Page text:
Find all the pieces of this series in the anchor story at this link: Hotshot trucking retains its fundamental allure
Plenty of truckers choose hotshot over heavier trucking niches for factors such as lower equipment costs, less advanced driving skills, easier equipment serviceability and more. Such aspects of downsizing were a refuge from the topsy-turvy Class 8 freight spot market for longtime independent owner-operator Debbie Desiderato, who recently returned to the small-truck world.
While truckers in May were protesting dirt-cheap rates and brokers’ alleged “reverse price gouging” as coronavirus slowdowns took hold, the downtrend wasn’t all that new for the Walkabout Transport owner-operator. Desiderato had long been watching her customers’ freight dry up. She had for years run trade-show-related freight, largely, with a couple of steady brokers — a niche that turned out to fit squarely in the pandemic’s crosshairs. She made do on an arrangement with a military-freight-specialized broker, but business was slow, and rates were lackluster.
She sold her Kenworth and dry van trailer and found a well-priced 2017 Ford F350 with only 17,000 miles on it at a North Carolina dealer. A new Load Trail 40-foot flatbed with a gooseneck hitch built for heavy-duty use in Louisiana completed the package, outfitted with a hydraulically controlled dovetail.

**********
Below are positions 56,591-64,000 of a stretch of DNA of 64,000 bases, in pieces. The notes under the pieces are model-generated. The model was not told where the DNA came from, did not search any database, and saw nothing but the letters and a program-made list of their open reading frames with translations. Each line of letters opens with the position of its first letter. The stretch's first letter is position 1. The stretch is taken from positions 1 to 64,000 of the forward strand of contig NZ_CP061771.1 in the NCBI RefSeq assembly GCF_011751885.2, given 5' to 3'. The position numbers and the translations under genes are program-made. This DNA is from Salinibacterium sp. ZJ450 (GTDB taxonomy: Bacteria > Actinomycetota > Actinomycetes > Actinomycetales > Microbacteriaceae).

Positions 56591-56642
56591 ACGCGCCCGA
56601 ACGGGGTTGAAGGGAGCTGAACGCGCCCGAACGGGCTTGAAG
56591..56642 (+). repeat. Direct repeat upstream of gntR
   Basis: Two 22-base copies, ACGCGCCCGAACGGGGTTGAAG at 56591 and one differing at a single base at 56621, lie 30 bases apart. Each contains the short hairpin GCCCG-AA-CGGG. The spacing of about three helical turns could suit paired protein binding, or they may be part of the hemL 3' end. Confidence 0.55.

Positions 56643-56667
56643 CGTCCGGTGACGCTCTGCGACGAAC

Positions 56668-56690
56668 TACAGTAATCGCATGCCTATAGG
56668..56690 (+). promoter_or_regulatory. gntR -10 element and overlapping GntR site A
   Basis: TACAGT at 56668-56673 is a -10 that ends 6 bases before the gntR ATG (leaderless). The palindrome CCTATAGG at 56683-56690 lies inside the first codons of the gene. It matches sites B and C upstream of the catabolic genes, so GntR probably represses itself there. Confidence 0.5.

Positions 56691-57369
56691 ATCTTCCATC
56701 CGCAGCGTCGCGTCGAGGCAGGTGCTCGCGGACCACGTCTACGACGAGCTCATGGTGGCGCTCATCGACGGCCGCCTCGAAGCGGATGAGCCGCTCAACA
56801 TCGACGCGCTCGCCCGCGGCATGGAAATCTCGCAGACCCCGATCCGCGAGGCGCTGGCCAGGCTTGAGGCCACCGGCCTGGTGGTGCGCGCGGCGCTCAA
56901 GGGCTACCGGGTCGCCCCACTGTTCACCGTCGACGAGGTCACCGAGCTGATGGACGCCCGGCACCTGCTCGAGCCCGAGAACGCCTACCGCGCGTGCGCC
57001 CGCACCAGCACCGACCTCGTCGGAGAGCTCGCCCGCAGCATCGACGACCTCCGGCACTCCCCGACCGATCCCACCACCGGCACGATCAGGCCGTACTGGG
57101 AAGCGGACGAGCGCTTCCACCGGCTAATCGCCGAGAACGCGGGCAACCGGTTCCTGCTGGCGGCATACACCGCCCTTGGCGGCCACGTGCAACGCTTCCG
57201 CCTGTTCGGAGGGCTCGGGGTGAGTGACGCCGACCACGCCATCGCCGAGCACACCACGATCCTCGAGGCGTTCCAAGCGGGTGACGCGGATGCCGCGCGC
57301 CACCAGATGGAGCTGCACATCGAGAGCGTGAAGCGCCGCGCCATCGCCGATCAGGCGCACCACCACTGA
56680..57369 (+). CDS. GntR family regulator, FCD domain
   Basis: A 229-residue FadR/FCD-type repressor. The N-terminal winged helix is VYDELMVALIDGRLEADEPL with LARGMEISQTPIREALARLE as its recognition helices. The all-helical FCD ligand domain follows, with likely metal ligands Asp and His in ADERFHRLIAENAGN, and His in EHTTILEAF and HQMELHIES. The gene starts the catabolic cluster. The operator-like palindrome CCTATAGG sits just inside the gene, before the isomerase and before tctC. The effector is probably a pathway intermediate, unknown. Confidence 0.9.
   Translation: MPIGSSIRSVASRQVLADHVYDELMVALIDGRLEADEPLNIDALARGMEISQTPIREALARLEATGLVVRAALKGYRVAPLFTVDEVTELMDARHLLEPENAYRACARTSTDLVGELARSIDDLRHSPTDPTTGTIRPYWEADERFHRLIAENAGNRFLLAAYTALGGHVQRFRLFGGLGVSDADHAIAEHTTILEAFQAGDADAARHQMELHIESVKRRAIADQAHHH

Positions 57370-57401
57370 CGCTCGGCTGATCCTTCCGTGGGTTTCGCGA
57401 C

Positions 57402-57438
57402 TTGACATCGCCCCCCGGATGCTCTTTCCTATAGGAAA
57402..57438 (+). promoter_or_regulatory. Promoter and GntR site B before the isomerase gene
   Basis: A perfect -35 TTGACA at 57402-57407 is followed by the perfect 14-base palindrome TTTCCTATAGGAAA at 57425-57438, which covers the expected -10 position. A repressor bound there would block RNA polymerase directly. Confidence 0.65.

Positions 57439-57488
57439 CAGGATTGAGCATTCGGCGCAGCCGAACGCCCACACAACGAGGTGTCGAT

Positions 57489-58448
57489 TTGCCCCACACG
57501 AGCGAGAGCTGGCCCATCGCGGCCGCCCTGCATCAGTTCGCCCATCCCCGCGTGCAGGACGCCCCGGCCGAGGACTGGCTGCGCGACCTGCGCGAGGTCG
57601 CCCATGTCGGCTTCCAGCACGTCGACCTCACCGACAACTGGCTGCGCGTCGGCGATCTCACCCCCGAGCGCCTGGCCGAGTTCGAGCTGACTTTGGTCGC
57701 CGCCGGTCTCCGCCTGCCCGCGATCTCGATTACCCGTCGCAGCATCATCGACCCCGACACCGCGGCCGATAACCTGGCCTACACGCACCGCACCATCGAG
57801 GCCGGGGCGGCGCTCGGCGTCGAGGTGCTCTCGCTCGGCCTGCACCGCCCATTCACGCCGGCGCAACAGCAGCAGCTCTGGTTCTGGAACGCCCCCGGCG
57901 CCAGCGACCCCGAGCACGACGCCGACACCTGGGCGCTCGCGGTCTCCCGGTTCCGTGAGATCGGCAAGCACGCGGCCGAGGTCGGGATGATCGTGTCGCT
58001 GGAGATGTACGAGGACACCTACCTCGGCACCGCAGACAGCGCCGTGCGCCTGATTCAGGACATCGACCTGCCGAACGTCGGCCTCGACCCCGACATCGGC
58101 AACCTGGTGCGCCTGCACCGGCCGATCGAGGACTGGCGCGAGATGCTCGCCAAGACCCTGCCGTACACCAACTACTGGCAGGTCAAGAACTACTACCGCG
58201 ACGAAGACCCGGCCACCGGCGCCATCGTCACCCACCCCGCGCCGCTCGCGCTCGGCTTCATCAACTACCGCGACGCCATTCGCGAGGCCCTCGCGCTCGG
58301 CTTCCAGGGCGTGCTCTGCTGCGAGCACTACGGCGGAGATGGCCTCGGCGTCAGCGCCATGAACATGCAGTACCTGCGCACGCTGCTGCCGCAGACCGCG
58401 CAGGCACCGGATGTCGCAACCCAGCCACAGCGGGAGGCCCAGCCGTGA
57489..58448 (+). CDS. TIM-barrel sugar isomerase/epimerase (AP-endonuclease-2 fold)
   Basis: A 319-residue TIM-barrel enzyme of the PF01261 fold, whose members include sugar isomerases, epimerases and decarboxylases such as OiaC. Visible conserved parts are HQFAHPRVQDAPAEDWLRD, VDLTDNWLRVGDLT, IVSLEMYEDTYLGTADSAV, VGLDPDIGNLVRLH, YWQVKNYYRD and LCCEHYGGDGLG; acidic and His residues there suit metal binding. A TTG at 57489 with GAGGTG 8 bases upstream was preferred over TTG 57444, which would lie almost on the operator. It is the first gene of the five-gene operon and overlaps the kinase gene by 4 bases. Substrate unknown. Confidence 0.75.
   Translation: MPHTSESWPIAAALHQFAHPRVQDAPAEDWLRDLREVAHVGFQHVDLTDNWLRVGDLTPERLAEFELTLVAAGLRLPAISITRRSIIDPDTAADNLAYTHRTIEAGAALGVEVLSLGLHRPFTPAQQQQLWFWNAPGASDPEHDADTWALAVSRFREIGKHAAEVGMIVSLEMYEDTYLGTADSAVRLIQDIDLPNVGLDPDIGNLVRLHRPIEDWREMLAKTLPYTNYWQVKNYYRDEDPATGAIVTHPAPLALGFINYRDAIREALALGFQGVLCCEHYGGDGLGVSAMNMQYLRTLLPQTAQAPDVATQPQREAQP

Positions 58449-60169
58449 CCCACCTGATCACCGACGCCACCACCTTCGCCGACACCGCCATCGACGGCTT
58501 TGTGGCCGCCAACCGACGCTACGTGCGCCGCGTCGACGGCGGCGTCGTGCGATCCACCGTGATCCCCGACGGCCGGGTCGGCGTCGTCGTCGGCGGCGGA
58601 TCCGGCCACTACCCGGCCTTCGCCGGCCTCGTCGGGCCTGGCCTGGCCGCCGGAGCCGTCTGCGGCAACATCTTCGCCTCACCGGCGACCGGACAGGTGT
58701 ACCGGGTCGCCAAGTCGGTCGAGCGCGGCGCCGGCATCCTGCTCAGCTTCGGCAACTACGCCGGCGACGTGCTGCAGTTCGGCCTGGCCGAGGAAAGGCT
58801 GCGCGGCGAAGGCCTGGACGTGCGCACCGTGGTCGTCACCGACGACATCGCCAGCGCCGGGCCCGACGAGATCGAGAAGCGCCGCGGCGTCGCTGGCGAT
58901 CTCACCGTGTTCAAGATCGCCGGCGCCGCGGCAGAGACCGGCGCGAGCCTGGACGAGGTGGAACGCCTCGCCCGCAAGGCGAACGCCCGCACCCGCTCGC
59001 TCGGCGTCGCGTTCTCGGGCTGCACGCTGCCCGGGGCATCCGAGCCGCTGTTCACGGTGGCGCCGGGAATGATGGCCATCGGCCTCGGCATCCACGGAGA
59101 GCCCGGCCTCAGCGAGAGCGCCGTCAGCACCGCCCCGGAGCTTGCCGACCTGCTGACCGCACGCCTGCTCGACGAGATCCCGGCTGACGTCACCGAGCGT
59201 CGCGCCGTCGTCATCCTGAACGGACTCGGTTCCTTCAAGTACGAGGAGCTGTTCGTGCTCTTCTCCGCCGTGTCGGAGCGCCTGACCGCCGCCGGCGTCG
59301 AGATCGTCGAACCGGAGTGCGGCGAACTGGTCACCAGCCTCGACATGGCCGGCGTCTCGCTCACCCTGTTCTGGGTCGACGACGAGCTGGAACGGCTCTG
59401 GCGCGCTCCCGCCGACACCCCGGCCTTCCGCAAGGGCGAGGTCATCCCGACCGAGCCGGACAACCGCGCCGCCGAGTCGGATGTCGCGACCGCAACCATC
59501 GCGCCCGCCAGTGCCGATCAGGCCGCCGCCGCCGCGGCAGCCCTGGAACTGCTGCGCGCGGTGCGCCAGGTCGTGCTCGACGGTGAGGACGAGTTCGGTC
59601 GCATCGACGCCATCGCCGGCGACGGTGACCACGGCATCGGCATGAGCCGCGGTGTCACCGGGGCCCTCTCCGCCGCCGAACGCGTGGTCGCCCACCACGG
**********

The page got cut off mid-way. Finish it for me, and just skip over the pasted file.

After registration delays, by July she was working, intending to specialize in automobiles. Her first series of loads came by way of a friend in New York who “had 500 vehicles to clear from a lot in Staten Island to a Connecticut auction,” she said. Most of it was “bigger stuff — crew-cab pickups and Sprinter vans that a nine-car hauler could only take three, four at a time.” But she could get half that or more on her flatbed, with $1 to $2 per vehicle per mile. “That was a good start to get my feet re-wet,” she adds.
That’s right: Desiderato previously had done similar hauls. She worked for a car-haul company in 1999 that closed shortly thereafter, then drove for high-end car dealerships before upgrading to a Class 8.
Two decades ago she began building her customer base with nothing more than “a fax out to my local high-end dealerships – and it was an unsolicited fax – where I said, ‘There’s a new transporter in town.’” She ended up moving “Jags, Porsches and Mercedes” for dealers. “I’ll probably end up doing that again, but this time with the bigger vehicles.”
While she had heard that car-haul business had slowed with COVID-19, that didn’t seem to be the case for her old car-haul associates in early summer. “They all have more work than they can handle, and everybody’s happy,” she said.
The income from her next job more than paid for the monthly $156 fee to subscribe to the Central Dispatch auto-specialty load board where she found it. Even though the cargo wasn’t vehicular, the big flagpole had been posted by an automobile transport company and needed to move only 12 miles. She took the $300 job and moved it to a traffic island in a nearby town.
Central Dispatch is the gold standard load board for automobile haulers. “It’s more expensive” – subscriptions start at around $90 monthly – than what Desiderato is used to in DAT, but “the rates are way better,” she said.
She gives the example of a recent 100-mile radius search on DAT for loads at or under her maximum payload — 20,000 pounds. “The search returned six available loads,” she said. “I did the same thing on Central Dispatch, but narrowed the radius to 20 miles. There were 327 vehicles in the results. The difference is night and day.”
Update: Since this story published originally in late-summer 2020, Desiderato had made yet another move, this one back to a Class 8 Western Star, for the first time hauling as part of a logging operation near her Virginia home base.